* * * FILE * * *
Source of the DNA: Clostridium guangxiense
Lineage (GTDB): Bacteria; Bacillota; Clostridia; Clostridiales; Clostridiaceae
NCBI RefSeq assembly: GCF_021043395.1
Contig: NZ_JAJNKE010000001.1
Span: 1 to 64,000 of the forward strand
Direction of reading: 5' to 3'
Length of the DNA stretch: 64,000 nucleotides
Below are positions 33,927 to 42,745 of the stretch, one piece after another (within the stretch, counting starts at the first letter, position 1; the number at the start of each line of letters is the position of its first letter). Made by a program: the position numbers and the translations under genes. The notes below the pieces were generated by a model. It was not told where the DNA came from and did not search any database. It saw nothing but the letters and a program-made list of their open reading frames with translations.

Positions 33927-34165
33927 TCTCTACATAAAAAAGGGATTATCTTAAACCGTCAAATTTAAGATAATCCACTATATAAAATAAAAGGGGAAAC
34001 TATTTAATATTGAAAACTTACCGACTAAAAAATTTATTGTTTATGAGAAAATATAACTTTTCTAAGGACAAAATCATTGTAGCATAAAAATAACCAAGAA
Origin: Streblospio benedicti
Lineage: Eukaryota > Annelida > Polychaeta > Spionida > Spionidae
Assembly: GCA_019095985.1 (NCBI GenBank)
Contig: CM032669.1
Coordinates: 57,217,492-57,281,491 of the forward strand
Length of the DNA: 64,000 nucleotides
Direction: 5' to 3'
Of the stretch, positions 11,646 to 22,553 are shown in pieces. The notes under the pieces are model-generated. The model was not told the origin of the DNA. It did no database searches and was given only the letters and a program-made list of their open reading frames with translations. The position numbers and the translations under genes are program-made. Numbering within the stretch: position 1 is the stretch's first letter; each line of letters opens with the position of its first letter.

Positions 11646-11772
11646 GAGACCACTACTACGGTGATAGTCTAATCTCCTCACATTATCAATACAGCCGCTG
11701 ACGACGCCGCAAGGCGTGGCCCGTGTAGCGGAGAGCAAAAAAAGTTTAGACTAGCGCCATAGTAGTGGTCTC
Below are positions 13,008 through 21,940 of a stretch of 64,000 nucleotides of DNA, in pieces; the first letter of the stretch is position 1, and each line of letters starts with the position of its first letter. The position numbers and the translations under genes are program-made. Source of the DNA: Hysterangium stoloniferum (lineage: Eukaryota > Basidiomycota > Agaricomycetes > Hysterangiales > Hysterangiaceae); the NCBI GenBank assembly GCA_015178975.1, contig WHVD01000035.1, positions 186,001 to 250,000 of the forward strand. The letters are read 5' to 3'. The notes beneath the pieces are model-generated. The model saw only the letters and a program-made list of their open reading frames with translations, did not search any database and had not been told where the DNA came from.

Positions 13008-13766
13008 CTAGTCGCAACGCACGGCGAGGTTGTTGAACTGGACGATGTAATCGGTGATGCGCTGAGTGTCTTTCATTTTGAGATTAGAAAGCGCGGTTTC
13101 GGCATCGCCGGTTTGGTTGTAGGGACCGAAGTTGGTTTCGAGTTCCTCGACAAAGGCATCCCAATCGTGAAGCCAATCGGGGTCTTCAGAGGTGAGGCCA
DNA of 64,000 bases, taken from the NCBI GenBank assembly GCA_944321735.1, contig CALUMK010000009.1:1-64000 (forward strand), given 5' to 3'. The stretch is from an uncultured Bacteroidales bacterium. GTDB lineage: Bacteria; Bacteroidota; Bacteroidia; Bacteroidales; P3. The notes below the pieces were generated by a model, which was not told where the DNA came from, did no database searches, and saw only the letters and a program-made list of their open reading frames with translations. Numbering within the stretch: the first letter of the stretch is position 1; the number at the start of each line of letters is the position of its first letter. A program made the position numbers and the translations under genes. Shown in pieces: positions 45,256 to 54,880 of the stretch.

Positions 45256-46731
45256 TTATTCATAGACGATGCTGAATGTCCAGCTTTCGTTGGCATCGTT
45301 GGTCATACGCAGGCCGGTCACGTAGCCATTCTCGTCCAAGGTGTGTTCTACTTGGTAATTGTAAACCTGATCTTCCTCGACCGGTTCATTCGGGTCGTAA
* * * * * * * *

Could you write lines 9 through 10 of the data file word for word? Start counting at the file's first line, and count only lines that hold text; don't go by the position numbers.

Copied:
Positions 33927-34165
33927 TCTCTACATAAAAAAGGGATTATCTTAAACCGTCAAATTTAAGATAATCCACTATATAAAATAAAAGGGGAAAC